Centennial in the City
On the eve of The Great War, Vienna was the centre of a massive empire covering some 20% of Europe from the Ukraine to Switzerland, including part of Poland, the Czech and Slovak Republics, Hungary, Slovenia, northern Italy and much of Serbia and Croatia.
The ambitious from across the Empire flocked to the capital; by 1910, less than half (46.4%) of the city’s two million residents were native born. Such was the fertile ground for the explosion of art, science and ideas that characterized fin-de-siècle Vienna and beyond.
"Everything that was to become important during the 20th century – from quantum mechanics to women’s emancipation, from abstract art to space travel, from communism and fascism to consumer society, from industrialized slaughter to the power of the media – had already made deep impressions in the years before 1914," writes Vienna-based historian Philipp Blom in The Vertigo Years, his compelling history of the far from tranquil decade leading up to the assassination in Sarajevo.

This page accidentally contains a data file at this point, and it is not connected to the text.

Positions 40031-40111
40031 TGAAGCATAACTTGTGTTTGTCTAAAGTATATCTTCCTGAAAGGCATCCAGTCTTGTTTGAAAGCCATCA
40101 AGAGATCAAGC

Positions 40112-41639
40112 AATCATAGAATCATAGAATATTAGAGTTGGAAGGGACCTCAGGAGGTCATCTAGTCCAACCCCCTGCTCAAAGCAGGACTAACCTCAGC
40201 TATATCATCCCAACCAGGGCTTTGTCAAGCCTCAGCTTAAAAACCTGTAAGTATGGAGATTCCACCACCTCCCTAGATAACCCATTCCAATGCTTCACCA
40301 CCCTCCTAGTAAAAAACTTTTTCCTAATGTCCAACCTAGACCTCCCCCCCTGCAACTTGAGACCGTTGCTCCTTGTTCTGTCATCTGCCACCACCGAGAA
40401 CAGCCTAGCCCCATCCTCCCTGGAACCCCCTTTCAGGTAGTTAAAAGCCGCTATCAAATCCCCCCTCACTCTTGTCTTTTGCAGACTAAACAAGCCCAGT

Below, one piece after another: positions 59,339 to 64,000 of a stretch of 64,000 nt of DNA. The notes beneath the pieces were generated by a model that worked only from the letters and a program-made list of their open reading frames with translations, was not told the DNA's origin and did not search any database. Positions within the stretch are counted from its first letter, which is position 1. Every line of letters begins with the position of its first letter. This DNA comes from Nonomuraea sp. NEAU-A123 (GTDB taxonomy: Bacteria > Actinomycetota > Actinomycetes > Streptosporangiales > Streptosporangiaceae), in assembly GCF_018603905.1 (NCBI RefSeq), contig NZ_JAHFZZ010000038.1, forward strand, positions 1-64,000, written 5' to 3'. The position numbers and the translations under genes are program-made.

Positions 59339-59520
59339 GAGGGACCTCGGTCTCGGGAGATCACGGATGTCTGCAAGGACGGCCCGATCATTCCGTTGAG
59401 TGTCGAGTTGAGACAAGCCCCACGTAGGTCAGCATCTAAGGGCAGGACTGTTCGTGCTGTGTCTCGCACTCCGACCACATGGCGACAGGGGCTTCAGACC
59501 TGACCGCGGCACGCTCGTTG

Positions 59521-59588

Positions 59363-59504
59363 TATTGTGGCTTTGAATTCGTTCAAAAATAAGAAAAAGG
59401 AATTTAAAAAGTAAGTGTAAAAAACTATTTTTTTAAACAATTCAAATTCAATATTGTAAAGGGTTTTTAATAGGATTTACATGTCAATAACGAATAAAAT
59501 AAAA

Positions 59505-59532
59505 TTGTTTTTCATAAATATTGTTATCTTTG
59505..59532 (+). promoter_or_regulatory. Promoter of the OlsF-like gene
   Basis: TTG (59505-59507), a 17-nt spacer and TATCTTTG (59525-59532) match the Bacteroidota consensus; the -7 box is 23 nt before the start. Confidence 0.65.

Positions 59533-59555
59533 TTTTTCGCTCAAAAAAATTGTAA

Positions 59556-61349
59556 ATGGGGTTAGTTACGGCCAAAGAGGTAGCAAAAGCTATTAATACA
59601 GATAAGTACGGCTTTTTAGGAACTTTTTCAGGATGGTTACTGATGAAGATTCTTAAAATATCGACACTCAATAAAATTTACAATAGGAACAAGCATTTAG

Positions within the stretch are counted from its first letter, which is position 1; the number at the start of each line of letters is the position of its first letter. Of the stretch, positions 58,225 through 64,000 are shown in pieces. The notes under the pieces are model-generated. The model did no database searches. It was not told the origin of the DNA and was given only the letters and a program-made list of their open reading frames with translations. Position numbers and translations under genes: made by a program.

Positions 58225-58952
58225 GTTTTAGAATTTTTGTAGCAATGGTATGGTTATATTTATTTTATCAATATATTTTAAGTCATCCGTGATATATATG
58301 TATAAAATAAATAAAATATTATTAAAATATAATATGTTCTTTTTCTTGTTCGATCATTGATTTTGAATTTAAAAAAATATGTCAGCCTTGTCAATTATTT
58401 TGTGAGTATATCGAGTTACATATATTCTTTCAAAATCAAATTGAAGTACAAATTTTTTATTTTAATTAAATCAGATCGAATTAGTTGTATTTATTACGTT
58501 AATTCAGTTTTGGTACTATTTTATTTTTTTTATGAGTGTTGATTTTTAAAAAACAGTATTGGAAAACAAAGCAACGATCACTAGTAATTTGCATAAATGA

Far from an idyllic era of tranquillity, wrenched into modernity by the cataclysm of war, Europe was already a puffing engine of rapid change, "marked by fascinations and fears much closer to our own time," Blom writes. The war simply speeded things up. Few living at the time saw what was coming, and none in the dimensions that followed.
Through a century of hope and horror – of astonishing advances in science and technology but also a retreat to ideology and fundamentalism – we have come back around to a dynamic, globalized world much like that of a century ago. After a "lost century", Austria today has picked up where it left off.
As we enter this centenary year of 2014, it’s a good time to look beyond the surface colours of today’s streets into the Vienna and the Europe of 100 years ago, when the driving forces of modernism – art, science, commerce, and media – were already well in motion.
See Special Report, Online 02.01.2014